He asks Shawn what his mother’s maiden name is.  “Cordini,” he distractedly replies.  Cory challenges, “That would make you a wop, right?”  Shawn, incensed, asks “George” if he heard what Cory said.  “George” says Mr. Matthews is the teacher, so it’s up to him to do something about it.  Shawn threatens bodily harm and starts shoving Cory, who rhetorically asks what would happen if he had no recourse against someone who did that.  He asks what he’d do if someone could end his life because of his mother’s maiden name.  Shawn doesn’t get it, so Cory exclaims, “A 15-year-old girl is dead!”



The class silently listens while Cory speechifies about Anne Frank’s coolness and writeryness and concentration camp fate.  He says she was a victim of “anti-semite-ism.”  Mr. Feeny corrects the pronunciation, and Cory thanks him.  Cory exhorts his classmates to read the book, not because of him or the exam, but “because when someone call someone else a bad name, it’s not good that just that one person jumps up (referring to Shawn almost coming to blows with him over the slur).  We all have to jump up.”  He begins reading a short passage, wherein Frank expresses her optimism about the innate goodness of the human race.


On some unknown post-exam day, at the empty classroom, Cory asks Mr. Feeny how the students did.  The same number of students passed as usual, so Cory gets to keep his bicycle.  Cory’s in disbelief that some students failed.  Mr. Feeny explains that some students fail, regardless of the quality of the teacher.  Cory apologizes for not being a good teacher.  Hey, he’s going to be a teacher on Girl Meets World, right?  I honestly hope the show’s writers will make him a good teacher, especially since he seems to care about being one in this episode.  Mr. Feeny says he taught well, and cites Shawn earning a letter grade higher than his average as evidence.  Cory’s pleased that at least one student learned something.  Mr. Feeny corrects him that it was two students, as Cory did as well.  Cory asks how Mr. Feeny can know this, since he didn’t take the test.  Mr. Feeny asks if he really would have read Anne Frank’s diary otherwise.  Cory says that even if he had read it, he wouldn’t have comprehended it without Mr. Feeny’s help.  He says people just don’t get teachers, prompting Mr. Feeny to bemoan the disrespect, the misbehaving students, and the low pay.  He sighs heavily and offers Cory a Rolaid.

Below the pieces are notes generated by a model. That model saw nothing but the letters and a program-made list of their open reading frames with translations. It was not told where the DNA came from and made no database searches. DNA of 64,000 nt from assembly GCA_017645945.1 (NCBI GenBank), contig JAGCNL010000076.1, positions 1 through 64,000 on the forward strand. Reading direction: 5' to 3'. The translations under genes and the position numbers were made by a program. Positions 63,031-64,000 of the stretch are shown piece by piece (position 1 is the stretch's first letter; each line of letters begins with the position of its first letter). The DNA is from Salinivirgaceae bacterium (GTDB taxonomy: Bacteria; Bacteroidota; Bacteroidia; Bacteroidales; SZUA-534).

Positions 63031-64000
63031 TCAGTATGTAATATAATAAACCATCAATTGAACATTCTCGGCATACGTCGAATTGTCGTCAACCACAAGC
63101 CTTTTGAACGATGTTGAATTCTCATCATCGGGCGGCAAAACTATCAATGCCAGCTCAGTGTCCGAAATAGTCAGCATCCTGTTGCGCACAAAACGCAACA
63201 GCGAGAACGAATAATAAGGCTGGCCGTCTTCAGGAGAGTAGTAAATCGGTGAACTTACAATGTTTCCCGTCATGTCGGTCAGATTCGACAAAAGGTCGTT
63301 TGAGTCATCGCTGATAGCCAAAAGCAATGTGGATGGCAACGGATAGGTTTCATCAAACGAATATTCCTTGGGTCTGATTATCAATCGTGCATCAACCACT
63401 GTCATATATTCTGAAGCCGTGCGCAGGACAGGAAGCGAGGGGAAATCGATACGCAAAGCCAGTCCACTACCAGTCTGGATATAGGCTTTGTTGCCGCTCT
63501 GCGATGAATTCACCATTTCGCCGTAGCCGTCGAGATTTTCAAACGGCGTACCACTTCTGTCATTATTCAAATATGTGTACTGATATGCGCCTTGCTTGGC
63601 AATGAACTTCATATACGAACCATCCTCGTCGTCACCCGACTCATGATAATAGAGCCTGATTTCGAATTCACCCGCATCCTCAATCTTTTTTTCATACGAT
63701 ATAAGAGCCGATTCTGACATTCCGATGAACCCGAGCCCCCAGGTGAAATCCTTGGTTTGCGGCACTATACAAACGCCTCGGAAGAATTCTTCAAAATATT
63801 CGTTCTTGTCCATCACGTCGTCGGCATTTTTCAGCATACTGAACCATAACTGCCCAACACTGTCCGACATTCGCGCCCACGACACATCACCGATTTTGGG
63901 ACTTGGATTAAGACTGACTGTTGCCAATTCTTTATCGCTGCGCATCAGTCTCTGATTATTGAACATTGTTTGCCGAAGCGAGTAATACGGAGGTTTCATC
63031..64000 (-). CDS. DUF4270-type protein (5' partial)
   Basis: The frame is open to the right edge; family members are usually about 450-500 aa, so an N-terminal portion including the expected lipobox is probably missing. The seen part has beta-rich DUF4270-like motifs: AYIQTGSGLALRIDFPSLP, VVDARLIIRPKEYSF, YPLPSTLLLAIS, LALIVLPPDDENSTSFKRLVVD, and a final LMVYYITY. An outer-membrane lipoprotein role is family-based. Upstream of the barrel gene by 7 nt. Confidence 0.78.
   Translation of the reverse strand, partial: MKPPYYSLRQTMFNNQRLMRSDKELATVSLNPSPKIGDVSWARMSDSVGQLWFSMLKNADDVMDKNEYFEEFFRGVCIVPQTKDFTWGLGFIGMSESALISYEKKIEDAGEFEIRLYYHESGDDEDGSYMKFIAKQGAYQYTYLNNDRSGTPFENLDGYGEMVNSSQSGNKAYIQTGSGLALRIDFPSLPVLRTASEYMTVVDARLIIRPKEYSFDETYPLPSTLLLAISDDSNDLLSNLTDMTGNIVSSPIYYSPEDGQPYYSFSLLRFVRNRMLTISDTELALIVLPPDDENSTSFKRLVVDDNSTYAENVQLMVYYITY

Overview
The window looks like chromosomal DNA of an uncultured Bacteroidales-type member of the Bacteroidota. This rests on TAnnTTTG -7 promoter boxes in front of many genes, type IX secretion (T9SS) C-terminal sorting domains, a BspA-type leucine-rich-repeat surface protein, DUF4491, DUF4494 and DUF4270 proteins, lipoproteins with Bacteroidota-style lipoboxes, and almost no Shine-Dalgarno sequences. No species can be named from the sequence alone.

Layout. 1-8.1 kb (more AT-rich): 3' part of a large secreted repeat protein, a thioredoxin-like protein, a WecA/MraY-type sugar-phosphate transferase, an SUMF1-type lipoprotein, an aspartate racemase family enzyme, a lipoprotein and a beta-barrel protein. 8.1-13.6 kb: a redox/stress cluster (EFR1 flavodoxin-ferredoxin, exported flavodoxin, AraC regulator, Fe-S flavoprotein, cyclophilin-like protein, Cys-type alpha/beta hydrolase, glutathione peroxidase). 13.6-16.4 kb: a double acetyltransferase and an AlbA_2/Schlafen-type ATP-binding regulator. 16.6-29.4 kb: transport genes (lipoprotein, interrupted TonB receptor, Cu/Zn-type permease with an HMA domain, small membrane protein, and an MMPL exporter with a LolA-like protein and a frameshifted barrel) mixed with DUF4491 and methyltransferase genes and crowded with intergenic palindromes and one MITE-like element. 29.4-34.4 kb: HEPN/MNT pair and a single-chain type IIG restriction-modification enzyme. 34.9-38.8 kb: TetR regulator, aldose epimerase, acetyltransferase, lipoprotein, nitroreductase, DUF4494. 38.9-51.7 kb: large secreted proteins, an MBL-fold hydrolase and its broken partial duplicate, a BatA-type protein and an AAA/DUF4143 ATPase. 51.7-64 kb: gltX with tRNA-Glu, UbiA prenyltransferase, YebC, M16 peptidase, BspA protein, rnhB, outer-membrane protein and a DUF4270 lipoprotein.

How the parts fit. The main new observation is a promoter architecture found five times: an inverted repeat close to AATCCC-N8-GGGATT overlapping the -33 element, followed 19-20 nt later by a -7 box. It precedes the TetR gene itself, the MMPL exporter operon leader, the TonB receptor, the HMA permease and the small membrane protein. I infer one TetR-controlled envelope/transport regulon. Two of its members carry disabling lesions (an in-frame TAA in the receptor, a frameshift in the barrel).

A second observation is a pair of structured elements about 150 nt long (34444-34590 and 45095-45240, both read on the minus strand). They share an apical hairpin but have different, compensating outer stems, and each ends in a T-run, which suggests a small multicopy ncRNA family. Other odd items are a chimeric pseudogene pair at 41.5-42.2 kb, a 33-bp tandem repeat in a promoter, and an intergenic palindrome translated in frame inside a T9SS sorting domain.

"No thanks.  I prefer Tums."

“No thanks. I prefer Tums.”

Credits Crawl

Eric walks into the living room and tells Amy that he’s going out with a cheerleader on Saturday.  Amy’s upset, as she liked Linda.  Eric explains that Linda just made the squad, and he was “smart enough to get in on the ground floor.”  Amy says that she was a cheerleader in high school, and demonstrates a cheer that starts, “Bo-bo skedeeten dooten…”  Eric calls it hopelessly dated, and says that contemporary cheerleader cheers are “cutting-edge.”


Linda rings the doorbell.  Eric asks her to demonstrate a cheer.  Gee, I wonder which she will choose!  Linda says, “Bo-bo skedeeten dooten…” Eric calls it “cutting-edge.”


And the episode ends.  Miraculously, nobody got sued or disciplined.

Final thoughts

To me, the writer(s) made an interesting choice.  The A-plot could have been written as follows: Cory gets a random new classmate or friend.  Random new classmate/friend is called an ethnic slur by another classmate/bystander.  Cory becomes righteously indignant on classmate/friend’s behalf.  Cory learns something new about classmate/friend’s subculture.  Cory preaches to his friends that they need to never be racist.  Classmate/friend is never seen again.  Cory has learned a Very Special Lesson about racism.